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Leishmania Case

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Researchers at the University of Glasgow have uncovered new information towards understanding the parasite which causes leishmaniasis. Leishmania is a flesh eating disesase carried through the bite of female sand flies which affects the white blood cells and is usually treated with chemotherapy. The project was led by researchers at The Wellcome Trust Centre for Molecular Parasitology at the University of Glagsow and was aimed at further understanding what the World Health Organization is calling a neglected tropical disease which currently affects 12 million people worldwide.

The researchers analyzed the genomes of the parasite to find a surprising level of variation. First, they took a sample of L. donovani from an infected patient in Nepal and used it to generate a genome. 16 other patients with Leishmania, displaying different responses to anitbiotics, were also examined using the first sample as a reference. In the second study, the team produced a reference genome for L. mexicana from a sample taken in Guatemala and comparing it with existing reference genomes for various Leishmania species on the spectrum of cutaneous to visceral disease.

The results of these two experiments have led to a much deeper knowledge of Leishmania: its genome structure and drug resistance. The DNA sequence of individual strains of each species populations is almost completely identical. This most likely means that only a small number of genes causes symptoms of the infection. Also, the parasite's evolutionary development and success may be driven by a genetic abnormality leading to multiple copies of chromosomes known as copy number variation. One example is chromosome 31, which is present in almost all Leishmania genomes in more than the standard two copies. This occurrence would be fatal to most organisms but appears to be beneficial to Leishmania, allowing it to cause disease and resist antibiotics. After studying 4 different isolates of the parasite, the research team discovered that each of the Leishmania species that have been fully sequenced has roughly 8,000 genes, yet L. mexicana has only two genes that are unique to it. "This variation in the copy numbers of chromosomes and genes provides a new dimension to monitoring the evolution of drug resistance in these parasites," says Tim Downing from Sanger Institute.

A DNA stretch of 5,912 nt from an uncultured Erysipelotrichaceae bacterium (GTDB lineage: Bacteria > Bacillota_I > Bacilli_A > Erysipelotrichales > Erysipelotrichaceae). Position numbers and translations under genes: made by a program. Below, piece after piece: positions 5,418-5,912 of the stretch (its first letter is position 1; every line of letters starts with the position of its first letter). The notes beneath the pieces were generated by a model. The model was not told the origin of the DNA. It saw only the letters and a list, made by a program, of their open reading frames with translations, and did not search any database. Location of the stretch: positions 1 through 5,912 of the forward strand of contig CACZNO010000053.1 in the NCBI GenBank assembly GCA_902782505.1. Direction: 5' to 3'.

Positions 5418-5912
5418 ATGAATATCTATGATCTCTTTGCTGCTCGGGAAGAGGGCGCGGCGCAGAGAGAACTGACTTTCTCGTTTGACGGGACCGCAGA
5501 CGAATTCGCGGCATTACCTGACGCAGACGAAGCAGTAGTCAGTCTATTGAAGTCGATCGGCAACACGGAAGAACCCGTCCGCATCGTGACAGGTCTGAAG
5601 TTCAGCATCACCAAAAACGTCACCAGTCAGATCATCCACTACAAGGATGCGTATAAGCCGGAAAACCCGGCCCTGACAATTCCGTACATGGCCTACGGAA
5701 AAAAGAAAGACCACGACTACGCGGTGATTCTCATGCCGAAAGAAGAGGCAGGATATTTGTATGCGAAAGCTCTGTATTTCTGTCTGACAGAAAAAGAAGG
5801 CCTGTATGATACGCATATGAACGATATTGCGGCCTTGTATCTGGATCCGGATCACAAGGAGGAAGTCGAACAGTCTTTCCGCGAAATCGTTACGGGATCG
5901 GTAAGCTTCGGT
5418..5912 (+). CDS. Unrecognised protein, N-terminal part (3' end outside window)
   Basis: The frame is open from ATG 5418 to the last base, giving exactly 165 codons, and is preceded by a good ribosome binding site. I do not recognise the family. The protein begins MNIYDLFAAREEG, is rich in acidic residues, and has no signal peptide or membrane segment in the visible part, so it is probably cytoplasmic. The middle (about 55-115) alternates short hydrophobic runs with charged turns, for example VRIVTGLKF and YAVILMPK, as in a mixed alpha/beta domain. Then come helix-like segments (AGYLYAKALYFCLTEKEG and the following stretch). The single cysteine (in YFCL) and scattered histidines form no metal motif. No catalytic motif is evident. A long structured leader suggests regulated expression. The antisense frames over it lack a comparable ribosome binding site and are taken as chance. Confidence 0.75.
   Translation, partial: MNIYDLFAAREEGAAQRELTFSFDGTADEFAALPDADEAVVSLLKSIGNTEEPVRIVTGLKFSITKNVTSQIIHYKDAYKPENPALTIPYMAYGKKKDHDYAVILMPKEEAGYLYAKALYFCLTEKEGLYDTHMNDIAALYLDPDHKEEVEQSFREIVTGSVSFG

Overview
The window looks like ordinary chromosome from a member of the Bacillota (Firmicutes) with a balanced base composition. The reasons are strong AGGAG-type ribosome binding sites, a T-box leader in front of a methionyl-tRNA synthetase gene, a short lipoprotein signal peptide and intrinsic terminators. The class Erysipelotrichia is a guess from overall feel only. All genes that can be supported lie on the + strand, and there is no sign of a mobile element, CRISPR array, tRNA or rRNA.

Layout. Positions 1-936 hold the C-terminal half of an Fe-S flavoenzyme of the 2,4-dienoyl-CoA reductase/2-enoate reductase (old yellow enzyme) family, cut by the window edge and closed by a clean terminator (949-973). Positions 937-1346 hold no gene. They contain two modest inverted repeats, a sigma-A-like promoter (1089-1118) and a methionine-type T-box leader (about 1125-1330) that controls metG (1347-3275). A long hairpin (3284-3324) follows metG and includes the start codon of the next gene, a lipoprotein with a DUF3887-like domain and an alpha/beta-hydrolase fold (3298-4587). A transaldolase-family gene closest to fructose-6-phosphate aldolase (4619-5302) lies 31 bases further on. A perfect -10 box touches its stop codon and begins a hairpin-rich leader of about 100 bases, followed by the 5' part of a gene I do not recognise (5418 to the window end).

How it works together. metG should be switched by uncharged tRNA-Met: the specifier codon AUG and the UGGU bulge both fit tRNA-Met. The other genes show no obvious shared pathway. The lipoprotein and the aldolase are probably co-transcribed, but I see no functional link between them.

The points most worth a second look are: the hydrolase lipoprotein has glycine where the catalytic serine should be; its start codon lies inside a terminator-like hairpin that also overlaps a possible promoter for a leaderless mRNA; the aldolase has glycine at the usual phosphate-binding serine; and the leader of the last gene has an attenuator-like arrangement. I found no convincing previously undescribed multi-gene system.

The investigation of Leishmania at University of Glagsow has been a big step towards treating the disease. It has greatly enhanced the genomic understanding of the species and provided clues to explaining its drug resistance. "This basic biological difference in the way that drug resistance emerges in Leishmania is essential for tracking strains and resistance. We can't simply look for the single-letter changes, but must include structural changes. We have to search differently, more smartly," says Jean-Claude Dujardin, senior author from the Institute of Tropical Medicine in Antwerp. There



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